Signs of Life

The Human Cropcircles‘ very existence might offer one of the strongest testimonies to the vitality of Kansas City’s current hip-hop renaissance. Every movement must have its avant-garde, punching holes in the boundaries to let new ideas into the mix. And the Cropcircles’ music is all about fresh concepts, even if the group is sometimes as puzzling as the wheat-field phenomena from which it takes its name.

In fact, obscurity inspired the moniker. “My brother has some abstract views,” Rich Lester says of his sibling, Fred. “One day, he was explaining something to me, and I was frustrated trying to understand what he was saying, and I said, ‘Man, you’re like a human crop circle!'”

Rich, too, can be obtuse, like when he explains the band’s mission. “The Human Cropcircles are, for the most part, trying to talk to people on a level that makes them think about the fact that we’re all the human race, we’re all human beings,” he explains. “We all need air, food, sex. If you understand, you’re a human crop circle. The word human stands for the traits that make us what we are. A crop is something that’s bought and sold. And a circle is a circle of friends. It’s just that simple.”

In a tradition that extends back to the first found-sound artists of the early twentieth century, producers Joker 70 (Rich) and Hexagram 23 (Fred) as well as DJ Sike (otherwise known as Phil) make music out of everything in their environment. Snippets of every imaginable form of movie and television show are intercut with samples of widely divergent musical forms, then merged with hip-hop rhythms. These often stunningly provocative mixes provide the backdrop for dramatic readings, poems and raps. The diversity of voices on the Cropcircles’ most recent disc, The Future Is Not What It Used to Be, suggests music made in search of rational thought in a universe gone mad.

But Rich doesn’t hear Future as having such bold ambitions. The album was largely his vision, and it sprang from a series of personal crises in his life, including a traumatic breakup. “Everything on that album means something very specific to me, in a story line, dealing with all of what I was going through,” he says.

That might be the key to what makes the Cropcircles work so well. This music comes from someplace close to the heart, starting with the hip-hop that brought the group’s members together.

Explaining why a white-boy musical omnivore like himself has gravitated toward hip-hop, Rich says he grew up with it. “My brother and I both grew up at 29th and Campbell, then 29th and Cherry and then 37th and Warwick,” he recalls. “We were just influenced by what we heard every day. I went through the hair-band thing, the grunge thing, and now I love all of it.”

He also has his share of classic-rock influences, which accounts for Future‘s scarcely recognizable elements of Janis Joplin, Kansas and Steve Miller tunes.

“When I was a kid, I’d hear the stuff my dad was playing, and I liked it so much,” Rich says, his voice suddenly animated. “Now I force people to listen to it accidentally. Next thing you know, they might go out and buy Steve Miller. I’d love that.”

Phil, a classmate of Fred’s at Paseo High School, met the brothers more than three years ago. A graphic (and graf) artist, Phil had been a longtime supporter of the local hip-hop scene when the Cropcircles started to come together, and he helped the fledgling group in various ways, just as he did for other crews on the local scene. But one night, that all changed.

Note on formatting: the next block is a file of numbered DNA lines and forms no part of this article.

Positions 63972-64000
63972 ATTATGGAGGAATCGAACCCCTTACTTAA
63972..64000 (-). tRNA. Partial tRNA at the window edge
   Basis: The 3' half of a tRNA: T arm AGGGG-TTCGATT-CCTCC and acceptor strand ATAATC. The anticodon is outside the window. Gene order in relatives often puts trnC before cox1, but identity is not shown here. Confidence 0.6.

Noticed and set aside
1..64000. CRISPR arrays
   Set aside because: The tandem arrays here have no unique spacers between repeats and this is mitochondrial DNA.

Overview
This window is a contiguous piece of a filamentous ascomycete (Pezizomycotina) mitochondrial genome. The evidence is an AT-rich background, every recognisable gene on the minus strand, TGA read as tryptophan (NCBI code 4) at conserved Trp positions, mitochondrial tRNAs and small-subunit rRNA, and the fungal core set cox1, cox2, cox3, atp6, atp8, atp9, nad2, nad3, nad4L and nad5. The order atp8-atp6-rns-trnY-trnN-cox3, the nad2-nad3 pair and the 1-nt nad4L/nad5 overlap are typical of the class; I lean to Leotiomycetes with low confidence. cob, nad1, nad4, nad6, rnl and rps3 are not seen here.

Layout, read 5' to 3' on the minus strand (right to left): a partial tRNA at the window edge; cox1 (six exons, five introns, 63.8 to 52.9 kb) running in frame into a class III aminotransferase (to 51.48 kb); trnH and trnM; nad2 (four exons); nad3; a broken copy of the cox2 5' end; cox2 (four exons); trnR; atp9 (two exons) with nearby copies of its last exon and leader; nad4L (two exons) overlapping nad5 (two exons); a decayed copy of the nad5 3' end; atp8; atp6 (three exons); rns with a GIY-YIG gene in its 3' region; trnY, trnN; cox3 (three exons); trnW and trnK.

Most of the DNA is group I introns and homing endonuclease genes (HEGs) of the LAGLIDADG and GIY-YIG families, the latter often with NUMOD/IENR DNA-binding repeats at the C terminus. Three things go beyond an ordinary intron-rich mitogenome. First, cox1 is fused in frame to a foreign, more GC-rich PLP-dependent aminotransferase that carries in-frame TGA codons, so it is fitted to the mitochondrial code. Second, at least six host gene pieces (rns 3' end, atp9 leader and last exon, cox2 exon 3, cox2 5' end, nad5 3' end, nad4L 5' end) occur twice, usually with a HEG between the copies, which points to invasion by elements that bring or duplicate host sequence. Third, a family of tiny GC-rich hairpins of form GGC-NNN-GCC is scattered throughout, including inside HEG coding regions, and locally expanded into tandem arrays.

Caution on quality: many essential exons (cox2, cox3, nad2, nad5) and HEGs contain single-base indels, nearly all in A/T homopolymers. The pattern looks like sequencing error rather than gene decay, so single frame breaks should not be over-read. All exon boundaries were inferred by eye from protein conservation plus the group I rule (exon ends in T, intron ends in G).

We were playing the Hurricane, and Phil just came on stage and started scratching and announcing,” Rich says. “He liked it and asked if he could do it again sometime. I said, ‘As far as I’m concerned, you’re our DJ.'”

At first, the Cropcircles worked more as a production team than anything else, doing audio and video for local outfits such as the Guild and the Ces Cru, a role its members still emphasize is their primary identity. But in 2000, the crew released its first CD, Human Pride and the Lack Thereof, which led to a number of gigs and enough positive feedback to lead to the release of a six-track EP and 2001’s Future. The group recently released another EP, titled Constant Movement, and plans to issue a full-length album next spring.

Sitting at his computer, where he spends each evening until about 11:30 after getting off work at his transporter job at KU Med, Rich calls up one track after another. One particularly striking track comes from a solo effort by his brother, to be called Maniac Cuddle Music. Impossibly textured beats thunder upward in the mix.

“He’s doing this all instrumental,” Rich says with mild frustration. “I wish he would let me lay in some vocal samples.”

As if on cue, Phil gets up and begins to scratch at the turntables along one wall He dices the voice of a female Japanese pop singer and adds it to the mix’s dark rhythm. The effect is like bold strokes of colors splashed on navy blue and black.

Rich then punches up some of the new tracks, featuring Vertigon of the Guild and an Australian female rapper named Romey.
Perhaps because of the unusual beat structures, each rapper’s voice has a unique edge, and the lyrics are tight and concrete.

“We’re all about content,” Rich says. “This new album is called Emotional Compensation System, and that’s what it’s about. We give some direction. I tell how I feel I want it to go, and Phil gives his feelings, and then they give us the best stuff anyone’s doing anywhere.”

Listening to this powerful music, it’s apparent that the future is not what it used to be; it might be something better.

Categories: Music